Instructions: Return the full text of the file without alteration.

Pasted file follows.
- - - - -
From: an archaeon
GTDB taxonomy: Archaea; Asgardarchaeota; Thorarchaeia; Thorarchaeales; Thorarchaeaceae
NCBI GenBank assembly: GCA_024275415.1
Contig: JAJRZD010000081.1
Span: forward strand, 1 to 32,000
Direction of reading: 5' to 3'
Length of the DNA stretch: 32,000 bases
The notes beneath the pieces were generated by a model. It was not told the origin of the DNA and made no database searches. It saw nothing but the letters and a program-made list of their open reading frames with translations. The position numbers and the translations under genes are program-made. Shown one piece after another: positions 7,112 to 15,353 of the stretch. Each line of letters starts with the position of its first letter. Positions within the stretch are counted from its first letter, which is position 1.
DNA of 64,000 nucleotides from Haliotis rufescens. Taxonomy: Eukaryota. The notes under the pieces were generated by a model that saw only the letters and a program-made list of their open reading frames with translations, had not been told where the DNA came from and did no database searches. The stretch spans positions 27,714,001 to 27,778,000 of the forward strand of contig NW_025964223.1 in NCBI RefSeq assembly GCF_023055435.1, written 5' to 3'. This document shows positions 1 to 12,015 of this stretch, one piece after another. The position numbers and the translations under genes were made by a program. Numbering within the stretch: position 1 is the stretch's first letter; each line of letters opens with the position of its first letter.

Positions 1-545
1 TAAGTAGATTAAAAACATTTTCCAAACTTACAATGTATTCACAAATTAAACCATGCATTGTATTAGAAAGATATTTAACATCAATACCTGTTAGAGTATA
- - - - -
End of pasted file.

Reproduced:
From: an archaeon
GTDB taxonomy: Archaea; Asgardarchaeota; Thorarchaeia; Thorarchaeales; Thorarchaeaceae
NCBI GenBank assembly: GCA_024275415.1
Contig: JAJRZD010000081.1
Span: forward strand, 1 to 32,000
Direction of reading: 5' to 3'
Length of the DNA stretch: 32,000 bases
The notes beneath the pieces were generated by a model. It was not told the origin of the DNA and made no database searches. It saw nothing but the letters and a program-made list of their open reading frames with translations. The position numbers and the translations under genes are program-made. Shown one piece after another: positions 7,112 to 15,353 of the stretch. Each line of letters starts with the position of its first letter. Positions within the stretch are counted from its first letter, which is position 1.
DNA of 64,000 nucleotides from Haliotis rufescens. Taxonomy: Eukaryota. The notes under the pieces were generated by a model that saw only the letters and a program-made list of their open reading frames with translations, had not been told where the DNA came from and did no database searches. The stretch spans positions 27,714,001 to 27,778,000 of the forward strand of contig NW_025964223.1 in NCBI RefSeq assembly GCF_023055435.1, written 5' to 3'. This document shows positions 1 to 12,015 of this stretch, one piece after another. The position numbers and the translations under genes were made by a program. Numbering within the stretch: position 1 is the stretch's first letter; each line of letters opens with the position of its first letter.

Positions 1-545
1 TAAGTAGATTAAAAACATTTTCCAAACTTACAATGTATTCACAAATTAAACCATGCATTGTATTAGAAAGATATTTAACATCAATACCTGTTAGAGTATA